Wednesday, 6 November, 2002, 01:33 GMT
Psychiatrists are calling for caution in the move towards licensing cannabis-based medicines.
It follows research into a possible link between cannabis use and schizophrenia.
Two recent studies have shown that heavy use of cannabis is associated with a fourfold increased risk of developing the mental illness.
"There are some dangers to using high doses of cannabis that people need to know about," said Dr Deepak Cyril D'Souza, Associate Professor of Psychiatry at Yale University School of Medicine.
He said there was concern in the medical profession that people who smoke large amounts of cannabis for a long period of time are at higher risk of developing schizophrenia.
This needs to be kept in mind in the testing of new cannabis-based medicines, he added.
He told BBC News Online: "We need to do some kind of study to establish the psychiatric safety profile of these drugs."
Dr D'Souza presented new evidence on the link between cannabis and schizophrenia at the Institute of Psychiatry at the Maudsley Hospital in London.
His research suggests cannabis may induce psychosis by its action on cannabinoid receptors in the brain.
He was speaking at the launch of the European Foundation for Psychiatry at the Maudsley.
Cliff Prior, the chief executive of Rethink, formerly the National Schizophrenia Fellowship, said: "We are looking for clear information and warnings on any prescriptions for this kind of medication, and for GPs to be made aware of the risks that may be involved.
"The use of cannabis is not thought to be a primary cause of schizophrenia, although there is strong evidence to suggest that it can trigger the onset of mental illness in some people with a prior disposition.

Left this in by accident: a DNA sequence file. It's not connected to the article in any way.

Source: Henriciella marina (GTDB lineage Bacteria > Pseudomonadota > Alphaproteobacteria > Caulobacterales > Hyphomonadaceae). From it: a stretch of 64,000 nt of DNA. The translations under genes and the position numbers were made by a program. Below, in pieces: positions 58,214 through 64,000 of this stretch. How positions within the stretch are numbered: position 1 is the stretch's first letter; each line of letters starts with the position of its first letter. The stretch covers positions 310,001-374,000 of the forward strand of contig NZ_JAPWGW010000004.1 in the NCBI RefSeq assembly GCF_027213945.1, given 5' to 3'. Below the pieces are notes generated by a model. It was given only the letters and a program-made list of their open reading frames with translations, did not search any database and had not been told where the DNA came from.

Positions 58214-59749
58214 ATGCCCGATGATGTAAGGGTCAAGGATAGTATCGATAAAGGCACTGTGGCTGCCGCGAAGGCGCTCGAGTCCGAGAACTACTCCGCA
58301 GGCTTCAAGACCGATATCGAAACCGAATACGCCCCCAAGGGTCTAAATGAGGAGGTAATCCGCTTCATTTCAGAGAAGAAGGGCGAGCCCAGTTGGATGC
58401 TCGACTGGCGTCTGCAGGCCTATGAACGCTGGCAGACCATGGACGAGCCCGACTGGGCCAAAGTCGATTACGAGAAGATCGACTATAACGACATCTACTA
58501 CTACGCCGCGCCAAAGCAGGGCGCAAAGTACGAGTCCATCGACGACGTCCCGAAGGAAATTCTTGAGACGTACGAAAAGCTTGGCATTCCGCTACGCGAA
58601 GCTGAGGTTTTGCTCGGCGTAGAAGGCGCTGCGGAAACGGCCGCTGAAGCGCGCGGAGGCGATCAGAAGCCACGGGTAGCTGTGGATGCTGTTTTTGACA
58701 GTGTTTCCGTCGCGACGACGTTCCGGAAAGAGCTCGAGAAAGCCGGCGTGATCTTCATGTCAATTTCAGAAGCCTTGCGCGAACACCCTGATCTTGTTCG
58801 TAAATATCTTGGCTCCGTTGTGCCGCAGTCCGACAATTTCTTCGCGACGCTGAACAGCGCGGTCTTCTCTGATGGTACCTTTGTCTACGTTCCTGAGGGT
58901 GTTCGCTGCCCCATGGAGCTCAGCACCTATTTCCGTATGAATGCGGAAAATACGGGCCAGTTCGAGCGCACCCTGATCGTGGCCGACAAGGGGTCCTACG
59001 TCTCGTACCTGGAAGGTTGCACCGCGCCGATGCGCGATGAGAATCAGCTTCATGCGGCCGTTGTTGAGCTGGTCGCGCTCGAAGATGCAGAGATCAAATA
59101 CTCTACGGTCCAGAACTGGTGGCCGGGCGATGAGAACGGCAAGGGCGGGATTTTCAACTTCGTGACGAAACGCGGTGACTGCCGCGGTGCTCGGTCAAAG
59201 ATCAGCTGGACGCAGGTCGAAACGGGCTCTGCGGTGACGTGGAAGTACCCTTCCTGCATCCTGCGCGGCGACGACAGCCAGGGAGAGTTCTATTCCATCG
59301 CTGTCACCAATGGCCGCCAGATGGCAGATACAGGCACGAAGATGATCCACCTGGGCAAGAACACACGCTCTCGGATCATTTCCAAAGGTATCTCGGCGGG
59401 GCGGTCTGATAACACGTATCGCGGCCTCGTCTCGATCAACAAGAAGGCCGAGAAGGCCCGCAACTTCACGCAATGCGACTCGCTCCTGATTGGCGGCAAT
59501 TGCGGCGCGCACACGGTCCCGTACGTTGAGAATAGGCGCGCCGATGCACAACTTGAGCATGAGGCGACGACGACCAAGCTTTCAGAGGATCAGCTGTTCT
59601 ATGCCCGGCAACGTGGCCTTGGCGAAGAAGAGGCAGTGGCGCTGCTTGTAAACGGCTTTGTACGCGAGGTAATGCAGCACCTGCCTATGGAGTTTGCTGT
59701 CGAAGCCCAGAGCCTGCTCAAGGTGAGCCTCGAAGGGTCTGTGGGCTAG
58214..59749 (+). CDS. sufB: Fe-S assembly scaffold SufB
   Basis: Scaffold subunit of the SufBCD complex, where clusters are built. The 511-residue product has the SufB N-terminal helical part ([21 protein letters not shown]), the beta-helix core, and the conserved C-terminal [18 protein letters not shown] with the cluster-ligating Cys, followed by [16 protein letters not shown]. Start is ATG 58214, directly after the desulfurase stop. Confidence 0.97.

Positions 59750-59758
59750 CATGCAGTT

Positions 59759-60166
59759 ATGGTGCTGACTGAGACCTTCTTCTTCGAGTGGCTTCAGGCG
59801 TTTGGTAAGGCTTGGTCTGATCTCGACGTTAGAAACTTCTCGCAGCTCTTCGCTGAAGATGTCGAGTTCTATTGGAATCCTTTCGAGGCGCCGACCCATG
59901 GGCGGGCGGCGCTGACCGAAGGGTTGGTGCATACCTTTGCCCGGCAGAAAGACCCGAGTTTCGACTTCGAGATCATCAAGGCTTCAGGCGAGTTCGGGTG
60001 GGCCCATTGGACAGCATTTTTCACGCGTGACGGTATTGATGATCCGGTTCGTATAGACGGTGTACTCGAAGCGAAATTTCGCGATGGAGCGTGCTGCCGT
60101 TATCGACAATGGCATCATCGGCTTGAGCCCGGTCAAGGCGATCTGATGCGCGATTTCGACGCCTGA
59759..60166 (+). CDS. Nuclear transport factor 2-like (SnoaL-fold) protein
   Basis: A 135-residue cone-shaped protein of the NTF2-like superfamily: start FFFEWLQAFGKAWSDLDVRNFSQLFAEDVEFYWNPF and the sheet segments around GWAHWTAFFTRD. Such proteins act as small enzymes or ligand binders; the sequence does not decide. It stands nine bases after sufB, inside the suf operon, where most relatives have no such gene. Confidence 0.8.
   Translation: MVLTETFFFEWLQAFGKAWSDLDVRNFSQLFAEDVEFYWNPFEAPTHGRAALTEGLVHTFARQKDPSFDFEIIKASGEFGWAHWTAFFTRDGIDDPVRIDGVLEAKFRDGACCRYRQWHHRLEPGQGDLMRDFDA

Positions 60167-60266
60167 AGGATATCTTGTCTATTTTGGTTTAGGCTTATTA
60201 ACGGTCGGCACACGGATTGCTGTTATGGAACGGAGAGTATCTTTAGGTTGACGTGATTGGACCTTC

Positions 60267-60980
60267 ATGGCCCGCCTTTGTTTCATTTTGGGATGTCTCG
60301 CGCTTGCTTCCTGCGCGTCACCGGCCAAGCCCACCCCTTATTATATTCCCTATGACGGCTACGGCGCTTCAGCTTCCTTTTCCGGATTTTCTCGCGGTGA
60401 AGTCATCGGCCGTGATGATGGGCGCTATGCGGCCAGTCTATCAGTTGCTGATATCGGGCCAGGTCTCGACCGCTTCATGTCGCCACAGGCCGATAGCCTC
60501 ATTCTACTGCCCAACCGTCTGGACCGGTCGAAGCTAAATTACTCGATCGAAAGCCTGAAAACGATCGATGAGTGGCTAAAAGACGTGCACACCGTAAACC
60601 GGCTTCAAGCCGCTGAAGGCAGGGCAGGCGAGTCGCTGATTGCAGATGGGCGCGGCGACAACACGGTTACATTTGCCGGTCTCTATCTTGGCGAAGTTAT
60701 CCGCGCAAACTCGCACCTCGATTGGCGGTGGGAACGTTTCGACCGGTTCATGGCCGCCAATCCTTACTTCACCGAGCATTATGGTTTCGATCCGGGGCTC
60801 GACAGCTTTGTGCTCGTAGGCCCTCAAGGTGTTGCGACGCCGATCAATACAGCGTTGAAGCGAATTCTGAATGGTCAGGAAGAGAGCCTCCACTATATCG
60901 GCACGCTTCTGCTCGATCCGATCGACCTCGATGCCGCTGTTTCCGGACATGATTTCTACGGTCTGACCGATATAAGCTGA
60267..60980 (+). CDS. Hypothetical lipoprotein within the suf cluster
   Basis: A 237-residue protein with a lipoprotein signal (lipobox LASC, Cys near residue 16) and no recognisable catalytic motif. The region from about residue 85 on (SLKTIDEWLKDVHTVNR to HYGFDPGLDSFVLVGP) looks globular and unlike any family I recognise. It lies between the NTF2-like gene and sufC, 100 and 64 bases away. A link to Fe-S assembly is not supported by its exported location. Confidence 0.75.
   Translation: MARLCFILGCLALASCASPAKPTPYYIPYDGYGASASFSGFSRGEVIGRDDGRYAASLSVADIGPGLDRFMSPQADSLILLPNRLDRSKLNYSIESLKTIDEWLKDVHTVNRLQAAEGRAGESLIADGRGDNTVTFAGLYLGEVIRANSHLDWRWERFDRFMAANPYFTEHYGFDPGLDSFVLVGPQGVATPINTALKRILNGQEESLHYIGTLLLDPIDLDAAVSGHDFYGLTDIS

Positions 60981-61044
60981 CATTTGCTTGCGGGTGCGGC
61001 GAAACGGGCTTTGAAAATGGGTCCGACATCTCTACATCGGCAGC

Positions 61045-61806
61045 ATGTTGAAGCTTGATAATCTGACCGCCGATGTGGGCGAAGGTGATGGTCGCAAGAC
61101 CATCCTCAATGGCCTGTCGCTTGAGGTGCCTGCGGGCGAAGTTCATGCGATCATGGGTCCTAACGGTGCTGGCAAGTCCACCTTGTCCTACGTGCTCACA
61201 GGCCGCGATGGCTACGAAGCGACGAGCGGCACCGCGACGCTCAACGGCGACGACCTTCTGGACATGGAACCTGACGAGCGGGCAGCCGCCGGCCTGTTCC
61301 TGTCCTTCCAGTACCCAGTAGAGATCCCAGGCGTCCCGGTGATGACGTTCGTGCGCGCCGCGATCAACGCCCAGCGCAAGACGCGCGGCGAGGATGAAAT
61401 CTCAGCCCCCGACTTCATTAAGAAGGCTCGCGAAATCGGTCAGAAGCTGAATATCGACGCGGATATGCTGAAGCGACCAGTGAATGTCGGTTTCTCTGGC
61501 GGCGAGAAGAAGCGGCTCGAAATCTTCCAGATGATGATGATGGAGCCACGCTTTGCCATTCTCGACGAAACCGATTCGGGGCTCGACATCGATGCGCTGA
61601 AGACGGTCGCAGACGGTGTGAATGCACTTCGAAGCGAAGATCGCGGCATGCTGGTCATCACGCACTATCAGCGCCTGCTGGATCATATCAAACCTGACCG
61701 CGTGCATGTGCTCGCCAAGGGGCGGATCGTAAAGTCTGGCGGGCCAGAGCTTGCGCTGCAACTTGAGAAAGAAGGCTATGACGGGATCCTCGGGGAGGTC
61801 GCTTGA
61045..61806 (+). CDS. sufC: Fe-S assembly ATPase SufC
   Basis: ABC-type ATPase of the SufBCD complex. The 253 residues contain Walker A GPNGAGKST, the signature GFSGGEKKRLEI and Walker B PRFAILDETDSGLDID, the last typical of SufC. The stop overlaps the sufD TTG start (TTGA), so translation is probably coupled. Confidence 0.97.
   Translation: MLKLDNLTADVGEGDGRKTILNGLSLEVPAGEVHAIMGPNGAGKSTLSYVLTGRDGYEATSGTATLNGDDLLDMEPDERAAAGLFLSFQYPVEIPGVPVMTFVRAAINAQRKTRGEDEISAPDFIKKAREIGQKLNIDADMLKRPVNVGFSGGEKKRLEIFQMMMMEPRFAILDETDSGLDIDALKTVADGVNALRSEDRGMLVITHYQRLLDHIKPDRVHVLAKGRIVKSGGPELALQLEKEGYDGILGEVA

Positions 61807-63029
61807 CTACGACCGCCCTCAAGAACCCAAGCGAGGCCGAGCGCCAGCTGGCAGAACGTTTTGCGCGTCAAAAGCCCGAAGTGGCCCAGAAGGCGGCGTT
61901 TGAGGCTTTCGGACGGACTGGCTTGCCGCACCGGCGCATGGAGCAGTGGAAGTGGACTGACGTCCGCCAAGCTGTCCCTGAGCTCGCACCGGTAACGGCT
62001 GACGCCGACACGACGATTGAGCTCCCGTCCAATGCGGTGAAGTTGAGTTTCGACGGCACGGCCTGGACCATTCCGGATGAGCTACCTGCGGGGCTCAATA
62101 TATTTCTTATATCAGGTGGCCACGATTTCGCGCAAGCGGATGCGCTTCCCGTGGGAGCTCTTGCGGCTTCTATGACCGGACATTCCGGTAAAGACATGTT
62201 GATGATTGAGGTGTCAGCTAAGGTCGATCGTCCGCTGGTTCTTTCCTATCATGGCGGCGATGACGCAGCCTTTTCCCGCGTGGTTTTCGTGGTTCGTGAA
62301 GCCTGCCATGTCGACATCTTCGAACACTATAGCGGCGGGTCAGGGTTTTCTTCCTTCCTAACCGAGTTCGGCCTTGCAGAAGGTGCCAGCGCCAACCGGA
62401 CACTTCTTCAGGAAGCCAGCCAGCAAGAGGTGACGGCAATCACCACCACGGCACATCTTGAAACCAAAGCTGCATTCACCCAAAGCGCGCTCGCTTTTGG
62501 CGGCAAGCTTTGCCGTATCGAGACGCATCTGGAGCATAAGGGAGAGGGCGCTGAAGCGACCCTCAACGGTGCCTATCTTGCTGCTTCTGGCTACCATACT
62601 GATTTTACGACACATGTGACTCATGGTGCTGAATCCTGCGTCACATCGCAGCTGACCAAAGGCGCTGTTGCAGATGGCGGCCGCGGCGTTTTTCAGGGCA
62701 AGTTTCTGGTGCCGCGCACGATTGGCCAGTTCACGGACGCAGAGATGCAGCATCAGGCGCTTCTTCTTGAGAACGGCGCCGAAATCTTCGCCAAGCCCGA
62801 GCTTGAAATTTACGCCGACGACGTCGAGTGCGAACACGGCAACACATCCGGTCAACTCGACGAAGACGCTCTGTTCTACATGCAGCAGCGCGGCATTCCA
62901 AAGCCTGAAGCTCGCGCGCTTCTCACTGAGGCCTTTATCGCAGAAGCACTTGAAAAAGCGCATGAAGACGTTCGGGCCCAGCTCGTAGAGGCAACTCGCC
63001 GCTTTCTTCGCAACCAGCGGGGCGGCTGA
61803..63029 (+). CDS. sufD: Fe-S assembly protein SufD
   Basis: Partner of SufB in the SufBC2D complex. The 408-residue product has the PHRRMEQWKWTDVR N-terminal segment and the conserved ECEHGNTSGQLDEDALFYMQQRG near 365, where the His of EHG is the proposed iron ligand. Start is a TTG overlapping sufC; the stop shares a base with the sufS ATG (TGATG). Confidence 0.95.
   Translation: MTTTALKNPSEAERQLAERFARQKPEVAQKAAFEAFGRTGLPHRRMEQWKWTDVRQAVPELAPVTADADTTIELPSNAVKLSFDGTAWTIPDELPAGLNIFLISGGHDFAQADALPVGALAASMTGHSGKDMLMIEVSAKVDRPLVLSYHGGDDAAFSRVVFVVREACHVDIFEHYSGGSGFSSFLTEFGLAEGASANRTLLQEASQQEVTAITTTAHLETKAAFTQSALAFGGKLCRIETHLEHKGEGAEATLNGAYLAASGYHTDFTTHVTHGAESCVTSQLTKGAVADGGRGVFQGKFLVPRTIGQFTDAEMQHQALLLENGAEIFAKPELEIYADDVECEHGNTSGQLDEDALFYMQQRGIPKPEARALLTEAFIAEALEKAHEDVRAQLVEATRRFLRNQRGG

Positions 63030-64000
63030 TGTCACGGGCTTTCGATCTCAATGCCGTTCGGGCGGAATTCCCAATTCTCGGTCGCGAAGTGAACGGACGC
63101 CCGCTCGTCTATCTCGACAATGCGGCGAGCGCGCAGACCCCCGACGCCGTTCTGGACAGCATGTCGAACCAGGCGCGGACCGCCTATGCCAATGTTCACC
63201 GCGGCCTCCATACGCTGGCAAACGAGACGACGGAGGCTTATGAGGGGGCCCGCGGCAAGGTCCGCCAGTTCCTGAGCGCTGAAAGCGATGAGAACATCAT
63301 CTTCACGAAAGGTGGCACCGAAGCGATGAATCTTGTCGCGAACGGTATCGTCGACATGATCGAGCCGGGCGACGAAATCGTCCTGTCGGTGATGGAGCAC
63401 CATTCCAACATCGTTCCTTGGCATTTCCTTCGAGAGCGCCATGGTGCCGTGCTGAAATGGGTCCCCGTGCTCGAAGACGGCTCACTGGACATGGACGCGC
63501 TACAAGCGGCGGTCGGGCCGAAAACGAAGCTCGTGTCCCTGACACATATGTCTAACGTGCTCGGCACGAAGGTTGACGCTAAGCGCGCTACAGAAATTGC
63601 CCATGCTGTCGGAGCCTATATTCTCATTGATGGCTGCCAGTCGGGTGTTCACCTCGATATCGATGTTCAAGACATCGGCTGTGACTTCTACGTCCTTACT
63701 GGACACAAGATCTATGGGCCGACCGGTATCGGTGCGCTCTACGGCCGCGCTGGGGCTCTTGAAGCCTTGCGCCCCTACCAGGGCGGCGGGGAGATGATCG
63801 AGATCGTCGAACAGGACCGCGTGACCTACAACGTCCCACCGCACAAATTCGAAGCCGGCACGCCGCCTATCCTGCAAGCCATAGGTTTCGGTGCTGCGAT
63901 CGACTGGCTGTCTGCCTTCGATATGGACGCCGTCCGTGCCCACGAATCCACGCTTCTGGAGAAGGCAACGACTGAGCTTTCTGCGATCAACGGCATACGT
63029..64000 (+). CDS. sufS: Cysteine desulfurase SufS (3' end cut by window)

"More UK-based research is needed so that people with severe mental illness can have the best chance of recovering a meaningful quality of life."
Cannabis-based medicines could be available in the UK within a year following promising results in clinical trials.
GW Pharmaceuticals, the company granted a government licence to carry out tests on cannabis compounds, announced on Tuesday that advanced phase III trials had been successfully completed.
The tests, the last stage of drug evaluation before approval, showed that cannabis-based medicines can help to relieve symptoms of multiple sclerosis.
GW, which cultivates some 40,000 cannabis plants a year at a secret location in the English countryside, plans to seek marketing approval from Britain's Medicines Control Agency early next year.
Christine Jones, Chief Executive of the MS Trust, said: "We wholeheartedly agree that there is a need to investigate the psychiatric safety profile of cannabis-based medicines.
"For this reason, we are funding a study at the Institute of Neurology, London, evaluating the effects of cannabinoids on psychological factors in MS. Preliminary results will be available in September 2004.
"We are curious as to how Dr D'Souza would define 'heavy usage' and
suspect that people who use cannabinoids for the relief of MS are unlikely
to fall into this category."
© 2002, BBC